3Rs Stimulus Fund: new ways to study cancer3 years ago
Guy Roukens, a senior researcher at the UMC Utrecht, submitted a research proposal to the 3Rs Stimulus Fund, for research on metastasis of cancer without experimenting on animals, and was awarded the grant. How is his research going?
What does your research involve?
"Our research group studies the metastasis of cancer, and we’re looking for new ways to research that process. This type of research almost always uses animals. Cancer cells move through the body, which is difficult to imitate in a Petri dish. We’re trying to obviate that by using micro fluidic chips. These are tiny printed plates made of plastic with several channels running through them. We grow a network of mini-blood vessels using endothelial cells, that form the vessel lining, in them, and add tumour organoids, which can be thought of as mini-tumours. We’re studying two aspects: the growth of new blood vessels, and how tumour cells go in and out of them in order to form a metastasis elsewhere."
How much are animals involved?
"Until now, cancer metastasis research has often used animals. We think that this new way will work as well, so it could result in fewer experiments being done on animals. We’re still developing the model. We use tumour cells that metastasise better or worse than others, and we know this from previous experiments using animals. That enables us to know the difference in capacity to metastasise of different tumour cells. We’re using these cells now to validate our model, in other words to measure whether it’s measuring what it’s supposed to measure. That gives us good reference points. But at this stage, there’s no need for animal experiments any more."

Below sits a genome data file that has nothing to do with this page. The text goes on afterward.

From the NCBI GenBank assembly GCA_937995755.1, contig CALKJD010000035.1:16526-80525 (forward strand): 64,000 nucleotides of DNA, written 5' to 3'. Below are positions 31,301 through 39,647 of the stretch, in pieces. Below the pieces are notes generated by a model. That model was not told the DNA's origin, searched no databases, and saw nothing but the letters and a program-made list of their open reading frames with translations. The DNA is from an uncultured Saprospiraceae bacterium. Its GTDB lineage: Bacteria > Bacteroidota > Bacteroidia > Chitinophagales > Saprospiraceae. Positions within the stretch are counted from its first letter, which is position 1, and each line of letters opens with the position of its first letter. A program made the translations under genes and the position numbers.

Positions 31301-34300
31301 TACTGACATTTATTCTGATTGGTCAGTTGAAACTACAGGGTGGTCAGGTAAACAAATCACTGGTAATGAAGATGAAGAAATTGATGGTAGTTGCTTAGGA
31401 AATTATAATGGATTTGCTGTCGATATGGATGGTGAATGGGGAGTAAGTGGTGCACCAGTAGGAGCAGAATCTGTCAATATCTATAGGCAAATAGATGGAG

How far are you at this point?
"We already have some promising results but the whole thing is still being developed. We’re now using commercially available endothelial cells that are taken from umbilical cords. For the tumour cells, we use cell lines given to us by fellow researchers or commercially available ones. We make the organoids from cells taken from mice, which we then genetically modify. We’re still intending to include human cells in the system, but that’s something for the future."
What concrete results do you hope to get?
"I hope that in the long term we’ll have a well-validated model for studying the process of metastasis. That would be an alternative to animal experiments, or at least it would be a supplement, in which case it would still result in fewer animals being needed."
Why is the 3Rs Stimulus Fund important for this research?
"The research would not have been possible without this grant. The chips and growth stimulators we use are expensive. The growth stimulators are not from calf serum, by the way, so we don’t need animals for that either. They’re particular proteins that are purified by companies. Because our research is still in an early phase, it’s difficult to get larger grants for it. I see this research as a stepping stone to being able to gather enough data to get those big grants."
What is your motivation?
"It’s dual. I study cancer because I think it’s important to help find better treatments for it. As a researcher, I also think it’s a very interesting disease. When I was just starting out, I was thinking ‘there are only a few obvious pathways for fighting the various kinds of cancer, because there are so many different things going wrong with those cells.’ Now I have hope that we as cancer researchers can find the more general weaknesses together. Aside from the fact is that it’s a good thing to reduce numbers of animal experiments, I also think that our model can be an easier method for many researchers to understand the processes faster. Research using this model is easier to set up than research with animals. In short, I think it’s important to replace animal experiments, but fighting cancer is the main thing that motivates me."